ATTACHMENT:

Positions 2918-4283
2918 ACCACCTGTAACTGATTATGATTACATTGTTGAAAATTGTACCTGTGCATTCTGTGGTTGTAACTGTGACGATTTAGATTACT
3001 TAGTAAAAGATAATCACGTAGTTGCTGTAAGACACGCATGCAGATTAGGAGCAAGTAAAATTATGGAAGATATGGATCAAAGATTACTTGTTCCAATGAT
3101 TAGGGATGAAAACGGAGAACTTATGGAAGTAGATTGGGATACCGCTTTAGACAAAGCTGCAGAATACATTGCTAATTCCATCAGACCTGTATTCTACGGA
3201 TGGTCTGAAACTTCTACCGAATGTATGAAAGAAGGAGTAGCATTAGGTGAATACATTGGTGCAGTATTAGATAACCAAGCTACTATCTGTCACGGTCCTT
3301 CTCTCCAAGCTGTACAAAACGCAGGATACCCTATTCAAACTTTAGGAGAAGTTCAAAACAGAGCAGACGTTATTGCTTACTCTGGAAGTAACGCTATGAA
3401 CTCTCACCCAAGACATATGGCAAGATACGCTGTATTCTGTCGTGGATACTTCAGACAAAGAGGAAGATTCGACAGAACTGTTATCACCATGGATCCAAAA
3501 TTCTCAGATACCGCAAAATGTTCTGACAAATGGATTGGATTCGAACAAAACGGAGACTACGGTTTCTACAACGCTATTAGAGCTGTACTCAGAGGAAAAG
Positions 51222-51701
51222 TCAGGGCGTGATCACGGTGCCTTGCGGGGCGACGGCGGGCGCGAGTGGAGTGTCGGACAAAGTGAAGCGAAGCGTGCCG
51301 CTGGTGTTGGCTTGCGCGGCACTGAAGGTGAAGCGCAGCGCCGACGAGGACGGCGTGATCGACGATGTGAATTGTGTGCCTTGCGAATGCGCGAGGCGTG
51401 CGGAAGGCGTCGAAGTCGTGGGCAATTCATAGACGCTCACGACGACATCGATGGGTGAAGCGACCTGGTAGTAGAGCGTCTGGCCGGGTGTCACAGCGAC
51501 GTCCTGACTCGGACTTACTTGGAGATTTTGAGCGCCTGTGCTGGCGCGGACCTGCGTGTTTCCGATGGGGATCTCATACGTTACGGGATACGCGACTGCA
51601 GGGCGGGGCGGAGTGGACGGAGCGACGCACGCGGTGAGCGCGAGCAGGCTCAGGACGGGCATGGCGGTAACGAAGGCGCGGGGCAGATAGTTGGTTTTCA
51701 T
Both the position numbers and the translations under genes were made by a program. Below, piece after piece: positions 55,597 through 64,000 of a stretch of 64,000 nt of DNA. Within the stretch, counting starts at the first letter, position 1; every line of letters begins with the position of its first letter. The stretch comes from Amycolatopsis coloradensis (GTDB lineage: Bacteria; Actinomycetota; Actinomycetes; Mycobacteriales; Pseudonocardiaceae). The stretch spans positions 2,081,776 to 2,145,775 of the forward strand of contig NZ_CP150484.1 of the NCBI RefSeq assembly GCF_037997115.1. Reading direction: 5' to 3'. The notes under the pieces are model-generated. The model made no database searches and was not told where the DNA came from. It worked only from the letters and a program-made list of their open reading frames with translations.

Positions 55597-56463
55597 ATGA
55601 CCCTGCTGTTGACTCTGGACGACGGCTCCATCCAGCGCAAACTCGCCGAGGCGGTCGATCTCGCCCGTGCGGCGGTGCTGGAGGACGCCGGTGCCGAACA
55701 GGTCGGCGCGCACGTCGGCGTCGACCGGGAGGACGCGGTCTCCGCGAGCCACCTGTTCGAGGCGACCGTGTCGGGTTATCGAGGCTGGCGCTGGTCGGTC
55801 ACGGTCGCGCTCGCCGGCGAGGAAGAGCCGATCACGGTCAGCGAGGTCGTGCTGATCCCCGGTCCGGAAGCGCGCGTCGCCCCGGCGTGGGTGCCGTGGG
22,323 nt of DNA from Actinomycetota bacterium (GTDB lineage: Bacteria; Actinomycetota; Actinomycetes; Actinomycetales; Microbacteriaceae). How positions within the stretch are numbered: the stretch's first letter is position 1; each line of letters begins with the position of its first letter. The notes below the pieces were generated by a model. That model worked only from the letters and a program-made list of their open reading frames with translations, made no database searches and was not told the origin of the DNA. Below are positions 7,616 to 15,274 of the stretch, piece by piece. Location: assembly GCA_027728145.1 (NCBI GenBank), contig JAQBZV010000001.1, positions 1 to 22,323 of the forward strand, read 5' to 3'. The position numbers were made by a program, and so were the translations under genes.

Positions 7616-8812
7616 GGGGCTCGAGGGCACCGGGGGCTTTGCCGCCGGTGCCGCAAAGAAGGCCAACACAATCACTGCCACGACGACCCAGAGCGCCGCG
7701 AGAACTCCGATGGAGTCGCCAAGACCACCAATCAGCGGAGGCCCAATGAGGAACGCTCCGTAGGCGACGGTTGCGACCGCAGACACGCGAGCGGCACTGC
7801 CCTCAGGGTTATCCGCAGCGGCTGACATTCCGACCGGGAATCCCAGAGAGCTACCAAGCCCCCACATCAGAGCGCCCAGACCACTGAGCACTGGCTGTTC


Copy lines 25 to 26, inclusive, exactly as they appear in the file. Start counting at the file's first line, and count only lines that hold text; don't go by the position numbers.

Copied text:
7701 AGAACTCCGATGGAGTCGCCAAGACCACCAATCAGCGGAGGCCCAATGAGGAACGCTCCGTAGGCGACGGTTGCGACCGCAGACACGCGAGCGGCACTGC
7801 CCTCAGGGTTATCCGCAGCGGCTGACATTCCGACCGGGAATCCCAGAGAGCTACCAAGCCCCCACATCAGAGCGCCCAGACCACTGAGCACTGGCTGTTC